Scientists discovered that on average we spend 12.5 minutes daily with our children. Out of this time, 8.5 are for accusation and prohibitions. Only 4 minutes remain for an affectionate communication.
Wisdom.ninja wants you to know how to spend this time in harmony.
The writer Jamie Harrington has come up with 4 questions you should ask your child every day. “Ask your child open – ended questions that can not be answered with a simple ” yes ” or ” no “. This encourages children to describe their feelings and evaluate their actions” he says. “I think it’s important to embrace each new stage as it comes along and not dwell too much on the past or how easy it is to miss!”
So what are these magic questions?
1. How Was Your Day?
If at first the child does not come into confidence and says only “good”, “all right”, etc., it’s not worth pressing him to answer what you intend. Tell him about your day and see that even the most introverted child, begins to share with you what he’s thinking.
That’s the key to these questions; you don’t have to press your kids to answer. If they need to talk, these questions lead them to an opportunity to confide in you.
2. What’s Up With Your Friends?
You can ask specifically about a friend or all friends in general. It is important that the child trusts you and it’s not afraid to tell you everything. You’d be surprised how, when you take the spotlight off of your kid and shine it on friends, your kid will be more likely to talk.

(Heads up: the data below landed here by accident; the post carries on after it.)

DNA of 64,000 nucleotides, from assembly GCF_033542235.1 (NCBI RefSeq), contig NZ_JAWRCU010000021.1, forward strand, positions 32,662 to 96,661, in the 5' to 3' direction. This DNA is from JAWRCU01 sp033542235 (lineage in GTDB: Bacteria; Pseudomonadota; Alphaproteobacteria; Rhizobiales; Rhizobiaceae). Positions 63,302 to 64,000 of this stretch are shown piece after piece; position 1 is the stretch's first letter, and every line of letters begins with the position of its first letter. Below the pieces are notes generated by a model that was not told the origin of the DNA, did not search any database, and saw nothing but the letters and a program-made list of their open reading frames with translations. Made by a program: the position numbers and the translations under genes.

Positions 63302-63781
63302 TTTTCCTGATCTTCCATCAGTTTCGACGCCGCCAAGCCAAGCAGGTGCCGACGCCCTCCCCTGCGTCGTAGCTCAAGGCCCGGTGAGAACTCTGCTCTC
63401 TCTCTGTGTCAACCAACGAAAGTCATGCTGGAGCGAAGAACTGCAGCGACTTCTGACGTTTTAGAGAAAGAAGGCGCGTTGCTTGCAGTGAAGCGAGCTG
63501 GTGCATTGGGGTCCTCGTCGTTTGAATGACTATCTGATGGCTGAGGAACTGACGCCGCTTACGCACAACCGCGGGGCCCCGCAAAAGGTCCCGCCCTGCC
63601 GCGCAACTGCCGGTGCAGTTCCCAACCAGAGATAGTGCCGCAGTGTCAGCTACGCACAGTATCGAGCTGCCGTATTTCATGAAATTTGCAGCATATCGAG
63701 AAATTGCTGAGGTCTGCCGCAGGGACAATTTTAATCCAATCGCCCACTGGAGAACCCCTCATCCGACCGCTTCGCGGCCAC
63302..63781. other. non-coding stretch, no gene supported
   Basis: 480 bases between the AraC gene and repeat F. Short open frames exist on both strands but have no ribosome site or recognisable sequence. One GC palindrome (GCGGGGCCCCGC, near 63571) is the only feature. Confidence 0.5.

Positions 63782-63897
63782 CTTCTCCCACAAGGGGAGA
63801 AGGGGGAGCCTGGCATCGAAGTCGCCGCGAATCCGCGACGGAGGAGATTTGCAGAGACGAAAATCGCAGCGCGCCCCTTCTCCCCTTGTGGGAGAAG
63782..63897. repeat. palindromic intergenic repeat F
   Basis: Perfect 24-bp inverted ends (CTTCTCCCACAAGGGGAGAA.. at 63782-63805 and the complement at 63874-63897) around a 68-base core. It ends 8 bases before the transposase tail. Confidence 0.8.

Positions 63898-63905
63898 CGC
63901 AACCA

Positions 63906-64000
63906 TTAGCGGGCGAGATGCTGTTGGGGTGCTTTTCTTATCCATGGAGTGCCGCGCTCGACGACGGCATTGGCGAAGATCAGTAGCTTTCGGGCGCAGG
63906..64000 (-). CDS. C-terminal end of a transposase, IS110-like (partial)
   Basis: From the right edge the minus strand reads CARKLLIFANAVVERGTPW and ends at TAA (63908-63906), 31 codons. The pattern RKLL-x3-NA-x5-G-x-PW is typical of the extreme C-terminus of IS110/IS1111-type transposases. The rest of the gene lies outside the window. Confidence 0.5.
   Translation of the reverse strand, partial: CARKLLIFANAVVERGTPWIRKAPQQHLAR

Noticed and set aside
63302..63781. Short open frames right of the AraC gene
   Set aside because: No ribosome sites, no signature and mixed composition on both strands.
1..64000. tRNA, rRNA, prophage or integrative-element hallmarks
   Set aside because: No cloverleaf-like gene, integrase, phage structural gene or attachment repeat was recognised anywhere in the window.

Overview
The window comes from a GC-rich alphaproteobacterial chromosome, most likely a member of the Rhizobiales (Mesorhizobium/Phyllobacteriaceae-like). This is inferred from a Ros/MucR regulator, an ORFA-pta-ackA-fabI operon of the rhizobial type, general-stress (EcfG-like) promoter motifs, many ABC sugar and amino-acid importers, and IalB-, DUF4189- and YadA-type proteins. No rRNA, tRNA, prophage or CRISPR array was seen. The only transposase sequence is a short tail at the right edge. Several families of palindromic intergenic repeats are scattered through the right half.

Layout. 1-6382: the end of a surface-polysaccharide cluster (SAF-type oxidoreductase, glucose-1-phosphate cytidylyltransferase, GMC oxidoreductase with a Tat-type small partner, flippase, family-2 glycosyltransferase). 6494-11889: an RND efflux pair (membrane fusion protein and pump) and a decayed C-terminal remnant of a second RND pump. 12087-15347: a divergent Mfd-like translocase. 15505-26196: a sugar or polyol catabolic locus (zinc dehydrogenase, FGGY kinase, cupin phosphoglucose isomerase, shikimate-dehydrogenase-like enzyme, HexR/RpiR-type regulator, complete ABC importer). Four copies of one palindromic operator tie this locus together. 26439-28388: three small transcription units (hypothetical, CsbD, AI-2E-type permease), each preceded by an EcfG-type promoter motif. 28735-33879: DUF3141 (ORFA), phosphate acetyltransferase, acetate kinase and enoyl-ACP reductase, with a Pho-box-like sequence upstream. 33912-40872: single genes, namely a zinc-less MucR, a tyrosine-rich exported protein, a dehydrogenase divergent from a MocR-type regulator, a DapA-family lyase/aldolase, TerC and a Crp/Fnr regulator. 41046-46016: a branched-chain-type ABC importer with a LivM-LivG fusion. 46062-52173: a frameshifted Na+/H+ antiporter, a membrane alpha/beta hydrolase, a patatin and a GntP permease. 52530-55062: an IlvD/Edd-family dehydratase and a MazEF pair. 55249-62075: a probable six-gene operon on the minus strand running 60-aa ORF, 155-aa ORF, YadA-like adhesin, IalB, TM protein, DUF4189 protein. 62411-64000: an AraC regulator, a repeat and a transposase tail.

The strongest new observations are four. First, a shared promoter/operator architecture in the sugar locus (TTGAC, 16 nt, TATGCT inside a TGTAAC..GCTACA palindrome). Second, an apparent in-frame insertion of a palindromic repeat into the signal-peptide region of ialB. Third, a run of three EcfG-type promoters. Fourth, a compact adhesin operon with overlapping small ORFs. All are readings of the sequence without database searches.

3. Is Everything Good?
Whether the weather is bad or your child has a complicated math exam, sometimes it’s hard to remember nicer things that have happened during the day. It’s necessary to play a game or do something that will shift your bad mood first. Fantasy games will carry you and your son away from the bad thoughts and they will lead to a wave of positive emotions.
4. Do You Need My Help?
We all know how difficult it is sometimes to ask someone for help. It is unlikely that a child who is not used to ask for help in little things, will ask for your help with difficult ones. So start small, offer to settle with him in his room, to help him with his homework. The more you help with little things, the more the possibility that, in the case of serious conflict, the child comes to you, if needed, to receive advice. However, this does not mean you have to start doing everything for the child.
Listen to your child, do not interrupt and do not rush to conclusions and judge him prematurely. Discuss things only when prompted. Do not avoid physical contact, hug your child or take his hand in yours. If you’re in a bad mood or simply do not have the time, be sincere and explain this to him, agree on a later time at which you can be with him.